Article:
Disciplining your son or daughter can actually be an opportunity for enhancing your connection with your child. Discipline is something you and your child can do together. Punishment, on the other hand, is something adults do to children. Punishment creates disconnection.
If a child is “misbehaving,” the behavior is often the result of the child feeling disconnected, so why continue down that road? Remember, kids want and need to feel connected, and they are going to figure out a way to get your attention. If you can remember to think “We have a problem” rather than “My child has a problem,” your perspective will help you figure out how to create a connection and teach (discipline) your child at the same time. When children feel that a mutual problem needs to be solved, which requires a joint effort for things to improve, there will be less lying (“I didn’t do it!”) and more effort put into doing the right thing (less sneaking around in an effort to figure out how to escape blame).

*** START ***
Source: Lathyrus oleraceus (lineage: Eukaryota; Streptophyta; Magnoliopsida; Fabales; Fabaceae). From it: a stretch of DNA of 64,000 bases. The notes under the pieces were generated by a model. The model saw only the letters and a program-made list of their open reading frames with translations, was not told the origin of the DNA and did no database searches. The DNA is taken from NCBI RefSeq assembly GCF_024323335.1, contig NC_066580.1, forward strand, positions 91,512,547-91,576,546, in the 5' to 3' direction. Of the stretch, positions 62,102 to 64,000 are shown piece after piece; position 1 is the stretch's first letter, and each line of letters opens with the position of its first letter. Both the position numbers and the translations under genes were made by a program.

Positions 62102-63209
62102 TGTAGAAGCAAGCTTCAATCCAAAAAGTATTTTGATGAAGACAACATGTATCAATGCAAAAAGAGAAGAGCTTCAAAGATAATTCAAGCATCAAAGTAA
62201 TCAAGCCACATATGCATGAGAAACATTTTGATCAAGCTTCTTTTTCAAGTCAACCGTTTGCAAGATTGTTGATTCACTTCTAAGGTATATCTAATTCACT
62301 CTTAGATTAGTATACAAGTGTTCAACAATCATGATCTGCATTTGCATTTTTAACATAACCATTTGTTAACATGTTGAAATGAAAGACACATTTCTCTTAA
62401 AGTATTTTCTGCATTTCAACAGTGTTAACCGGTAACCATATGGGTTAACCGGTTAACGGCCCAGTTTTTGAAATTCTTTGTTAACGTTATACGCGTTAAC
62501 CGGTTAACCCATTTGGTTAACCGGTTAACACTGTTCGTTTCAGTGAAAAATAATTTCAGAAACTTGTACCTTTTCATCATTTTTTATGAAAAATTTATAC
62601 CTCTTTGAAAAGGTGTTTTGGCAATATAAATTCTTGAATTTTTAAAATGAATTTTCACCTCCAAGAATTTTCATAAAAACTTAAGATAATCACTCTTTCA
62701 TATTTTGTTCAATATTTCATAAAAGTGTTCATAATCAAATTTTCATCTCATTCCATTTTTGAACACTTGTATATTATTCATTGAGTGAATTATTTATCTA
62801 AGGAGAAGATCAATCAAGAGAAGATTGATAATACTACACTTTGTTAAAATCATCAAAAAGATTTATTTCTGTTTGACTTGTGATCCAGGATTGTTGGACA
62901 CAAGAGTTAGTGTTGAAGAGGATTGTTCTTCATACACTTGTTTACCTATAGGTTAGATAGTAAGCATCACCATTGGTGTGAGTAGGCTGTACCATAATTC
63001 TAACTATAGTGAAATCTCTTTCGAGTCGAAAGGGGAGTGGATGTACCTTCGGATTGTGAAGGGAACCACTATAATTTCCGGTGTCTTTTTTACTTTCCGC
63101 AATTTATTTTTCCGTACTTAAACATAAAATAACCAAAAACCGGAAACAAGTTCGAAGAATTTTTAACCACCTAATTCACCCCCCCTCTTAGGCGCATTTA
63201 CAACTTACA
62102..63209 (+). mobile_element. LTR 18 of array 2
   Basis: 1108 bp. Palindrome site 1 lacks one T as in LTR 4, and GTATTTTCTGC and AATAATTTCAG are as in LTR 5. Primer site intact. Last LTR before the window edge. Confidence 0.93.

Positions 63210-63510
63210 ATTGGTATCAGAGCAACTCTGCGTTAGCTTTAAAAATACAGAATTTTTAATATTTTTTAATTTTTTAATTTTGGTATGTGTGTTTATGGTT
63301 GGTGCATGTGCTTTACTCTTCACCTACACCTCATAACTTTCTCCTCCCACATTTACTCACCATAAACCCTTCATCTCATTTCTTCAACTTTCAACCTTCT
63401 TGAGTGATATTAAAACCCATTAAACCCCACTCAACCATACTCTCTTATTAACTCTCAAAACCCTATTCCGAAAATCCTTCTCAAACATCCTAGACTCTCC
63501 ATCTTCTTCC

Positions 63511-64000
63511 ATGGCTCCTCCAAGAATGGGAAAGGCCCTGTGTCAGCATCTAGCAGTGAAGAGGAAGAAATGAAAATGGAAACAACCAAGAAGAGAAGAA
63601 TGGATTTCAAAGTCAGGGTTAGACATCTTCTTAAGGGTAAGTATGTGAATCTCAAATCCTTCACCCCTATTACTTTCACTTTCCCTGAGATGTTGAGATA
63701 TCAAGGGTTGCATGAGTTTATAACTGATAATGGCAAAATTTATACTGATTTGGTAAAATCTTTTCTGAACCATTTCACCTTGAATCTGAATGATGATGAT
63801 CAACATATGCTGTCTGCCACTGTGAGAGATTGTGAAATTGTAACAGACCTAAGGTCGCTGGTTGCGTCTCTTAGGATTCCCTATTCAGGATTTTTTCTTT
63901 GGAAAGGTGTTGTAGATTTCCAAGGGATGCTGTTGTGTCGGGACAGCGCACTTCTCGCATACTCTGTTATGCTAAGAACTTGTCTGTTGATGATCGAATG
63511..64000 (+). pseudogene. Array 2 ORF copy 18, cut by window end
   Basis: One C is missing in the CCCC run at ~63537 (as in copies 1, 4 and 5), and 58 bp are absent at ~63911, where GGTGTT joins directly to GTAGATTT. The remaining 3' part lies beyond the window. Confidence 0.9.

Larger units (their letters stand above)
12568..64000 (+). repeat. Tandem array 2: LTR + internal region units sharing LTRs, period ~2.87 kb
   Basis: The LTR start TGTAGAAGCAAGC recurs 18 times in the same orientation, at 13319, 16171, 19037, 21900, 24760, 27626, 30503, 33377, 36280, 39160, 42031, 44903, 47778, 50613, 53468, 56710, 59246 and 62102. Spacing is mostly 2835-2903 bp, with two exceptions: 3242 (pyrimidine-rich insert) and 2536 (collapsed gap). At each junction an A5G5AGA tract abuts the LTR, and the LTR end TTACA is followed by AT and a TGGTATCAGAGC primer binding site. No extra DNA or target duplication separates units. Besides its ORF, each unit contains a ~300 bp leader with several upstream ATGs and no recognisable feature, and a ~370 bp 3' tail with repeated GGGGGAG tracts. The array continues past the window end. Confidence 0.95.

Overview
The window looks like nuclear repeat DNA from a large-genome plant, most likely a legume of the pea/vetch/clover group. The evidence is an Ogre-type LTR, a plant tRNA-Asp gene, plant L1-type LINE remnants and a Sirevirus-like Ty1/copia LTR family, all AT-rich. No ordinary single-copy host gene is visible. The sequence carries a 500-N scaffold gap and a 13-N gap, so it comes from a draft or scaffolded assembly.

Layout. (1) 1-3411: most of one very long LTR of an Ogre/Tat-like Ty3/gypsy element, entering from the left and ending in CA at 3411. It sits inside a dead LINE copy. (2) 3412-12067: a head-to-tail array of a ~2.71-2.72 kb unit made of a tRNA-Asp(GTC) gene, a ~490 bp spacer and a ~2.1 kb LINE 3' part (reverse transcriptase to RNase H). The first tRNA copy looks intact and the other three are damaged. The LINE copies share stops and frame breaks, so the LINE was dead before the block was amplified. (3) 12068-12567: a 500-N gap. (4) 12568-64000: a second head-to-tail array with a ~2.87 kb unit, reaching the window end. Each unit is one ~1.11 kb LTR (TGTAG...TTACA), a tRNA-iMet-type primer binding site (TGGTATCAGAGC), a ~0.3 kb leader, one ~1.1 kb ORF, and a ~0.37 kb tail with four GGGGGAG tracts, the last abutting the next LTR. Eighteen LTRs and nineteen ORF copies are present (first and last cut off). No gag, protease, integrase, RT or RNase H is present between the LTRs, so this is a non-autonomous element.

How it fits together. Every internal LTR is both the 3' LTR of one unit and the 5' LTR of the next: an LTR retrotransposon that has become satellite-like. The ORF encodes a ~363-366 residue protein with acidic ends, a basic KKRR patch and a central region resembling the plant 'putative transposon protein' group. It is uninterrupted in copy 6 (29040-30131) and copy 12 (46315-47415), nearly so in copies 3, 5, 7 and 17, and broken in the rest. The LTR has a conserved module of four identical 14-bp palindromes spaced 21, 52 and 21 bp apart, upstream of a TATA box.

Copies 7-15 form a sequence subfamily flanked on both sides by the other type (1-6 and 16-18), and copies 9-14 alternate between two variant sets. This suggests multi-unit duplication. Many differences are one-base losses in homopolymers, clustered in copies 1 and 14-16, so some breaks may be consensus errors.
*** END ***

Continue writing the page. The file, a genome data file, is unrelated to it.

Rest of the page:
To create a family environment in which everyone feels they are creating harmony together, it’s nice to have a plan. Planning to give your child just a few minutes of your undivided attention can go a long way toward avoiding disconnection. When serious disruptions do occur, it can be helpful if everyone in the family knows there is a place to go to figure out solutions. The place might be a couch, loveseat, big cushy chair, a spot under the stairs, or a beanbag chair in the basement. When an upset occurs, anyone in the family can call for a meeting at the designated spot.
This important special solutions spot can be used for conversations about other family concerns as well. Maybe someone needs to talk through a bad day at school, friendship concerns, school vacation plans, or even how there hasn’t been enough time to connect and what to do about it.
Figuring out solutions together builds connection, empowers children, and gives parents an effective way to provide discipline. Where is your family’s special solutions spot?